LONDON -- European equity markets have managed to claw back some gains today, bolstered after a policymaker in the European Central Bank said there was an argument to give the European Stability Mechanism a banking license, in effect allowing it to borrow limitlessly from the ECB to expand funds as needed.
These gains have been slightly muted, however, after U.K. GDP numbers showed that the country continues to be in a double-dip recession. In addition, sentiment is tainted after Apple reported disappointing earnings results yesterday. U.S. indexes are seeing similar action to their European counterparts, with early premarket trade indicating that the S&P 500
Even with limited traction, there are a number of individual firms the S&P will easily outperform. Here are three American depositary receipts the S&P should beat today.
The U.K. telecom operator is down 4.5% in London after reporting worse-than-expected results this morning: Sales fell 5.9% to 4.48 billion pounds in the last quarter. The company said its global-services business, which provides networking facilities to businesses, suffered the hardest, with sales falling 9.2% year on year.
BT said that most of its corporate customers, many of whom are in the financial-services industry, have been cutting spending and deferring orders in the current environment, leaving the future outlook uncertain until European economies start to pick up.
DB is down 3% in Frankfurt today after it reported weaker-than-expected preliminary results, with net income falling from 1.2 billion euros last year to 700 million euros. The company said it will now reduce risk to meet its 2013 capital-ratio target.
This also comes ahead of a report by German regulator Bafin on DB's involvement in the LIBOR-fixing scandal that was due to be previewed in a German newspaper today. The paper, Sueddeutsche Zeitung, said the bank has demoted four employees, with a further two having left on the back of the scandal. The Bafin report is expected to focus on the involvement or knowledge of their superiors.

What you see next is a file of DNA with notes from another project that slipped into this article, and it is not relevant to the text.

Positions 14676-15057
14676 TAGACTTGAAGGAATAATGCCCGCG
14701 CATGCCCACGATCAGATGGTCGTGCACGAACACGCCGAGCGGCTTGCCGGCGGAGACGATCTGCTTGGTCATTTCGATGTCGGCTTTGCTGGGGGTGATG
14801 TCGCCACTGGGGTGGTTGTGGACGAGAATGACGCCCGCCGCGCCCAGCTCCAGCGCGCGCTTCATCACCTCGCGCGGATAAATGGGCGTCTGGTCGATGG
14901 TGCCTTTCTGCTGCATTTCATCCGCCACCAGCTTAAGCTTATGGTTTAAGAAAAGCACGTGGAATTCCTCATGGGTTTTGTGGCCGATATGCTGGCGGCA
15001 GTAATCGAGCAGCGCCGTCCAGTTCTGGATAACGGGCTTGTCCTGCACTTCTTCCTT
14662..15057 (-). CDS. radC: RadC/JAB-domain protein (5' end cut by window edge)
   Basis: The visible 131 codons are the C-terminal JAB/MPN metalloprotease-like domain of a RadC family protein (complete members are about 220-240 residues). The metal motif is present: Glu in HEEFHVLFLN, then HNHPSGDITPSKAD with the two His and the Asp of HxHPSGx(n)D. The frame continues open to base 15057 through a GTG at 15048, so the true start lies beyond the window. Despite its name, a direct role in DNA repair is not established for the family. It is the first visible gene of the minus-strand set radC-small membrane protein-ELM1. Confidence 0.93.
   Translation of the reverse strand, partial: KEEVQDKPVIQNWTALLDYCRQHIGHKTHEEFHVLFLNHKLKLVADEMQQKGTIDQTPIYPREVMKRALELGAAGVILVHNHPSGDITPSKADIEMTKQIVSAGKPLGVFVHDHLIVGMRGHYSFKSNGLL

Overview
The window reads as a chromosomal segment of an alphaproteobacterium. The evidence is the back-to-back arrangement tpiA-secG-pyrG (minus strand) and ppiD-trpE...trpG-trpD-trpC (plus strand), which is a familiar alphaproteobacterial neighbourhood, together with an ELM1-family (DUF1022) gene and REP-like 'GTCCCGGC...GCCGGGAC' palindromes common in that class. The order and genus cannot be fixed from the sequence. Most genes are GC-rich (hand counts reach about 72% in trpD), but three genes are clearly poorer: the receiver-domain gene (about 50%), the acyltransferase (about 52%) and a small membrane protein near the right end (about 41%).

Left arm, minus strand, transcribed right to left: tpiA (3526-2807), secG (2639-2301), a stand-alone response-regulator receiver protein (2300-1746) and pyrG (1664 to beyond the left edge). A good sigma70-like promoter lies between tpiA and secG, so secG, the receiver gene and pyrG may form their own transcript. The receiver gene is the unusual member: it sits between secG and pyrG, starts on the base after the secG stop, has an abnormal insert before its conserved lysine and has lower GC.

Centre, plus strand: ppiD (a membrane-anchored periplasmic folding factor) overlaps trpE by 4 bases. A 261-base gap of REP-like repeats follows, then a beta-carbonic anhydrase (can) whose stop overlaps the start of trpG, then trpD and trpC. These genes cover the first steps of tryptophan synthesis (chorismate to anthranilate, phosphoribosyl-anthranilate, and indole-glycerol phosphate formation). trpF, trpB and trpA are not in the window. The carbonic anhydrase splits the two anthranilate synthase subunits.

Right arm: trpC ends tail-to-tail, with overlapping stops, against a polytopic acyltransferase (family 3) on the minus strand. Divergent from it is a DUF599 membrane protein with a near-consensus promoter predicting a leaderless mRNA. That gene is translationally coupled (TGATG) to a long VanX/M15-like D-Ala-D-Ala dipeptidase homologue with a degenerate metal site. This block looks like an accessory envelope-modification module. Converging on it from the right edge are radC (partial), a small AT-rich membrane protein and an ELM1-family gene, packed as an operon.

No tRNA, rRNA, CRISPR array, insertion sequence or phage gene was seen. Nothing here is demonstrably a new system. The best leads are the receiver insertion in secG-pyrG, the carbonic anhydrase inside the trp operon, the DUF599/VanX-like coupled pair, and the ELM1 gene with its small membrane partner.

The pharmaceutical major is down more than 2% this morning after rival firm Almirall won U.S. approval to develop its drug for people with chronic lung disease. The drug is now in direct competition with Glaxo's Advair, a once-a-day treatment it is co-developing with California firm Theravance.
As usual, this morning's European trading saw some stocks lose ground -- and perhaps provide some European buying opportunities. Indeed, legendary investor Warren Buffett has recently spent more than $1 billion buying a European large-cap stock that's currently trading well below its 2012 high.
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Karl Loomes does not own any share mentioned in this article. The Motley Fool has a disclosure policy.We Fools may not all hold the same opinions, but we all believe that considering a diverse range of insights makes us better investors. Try any of our Foolish newsletter services free for 30 days.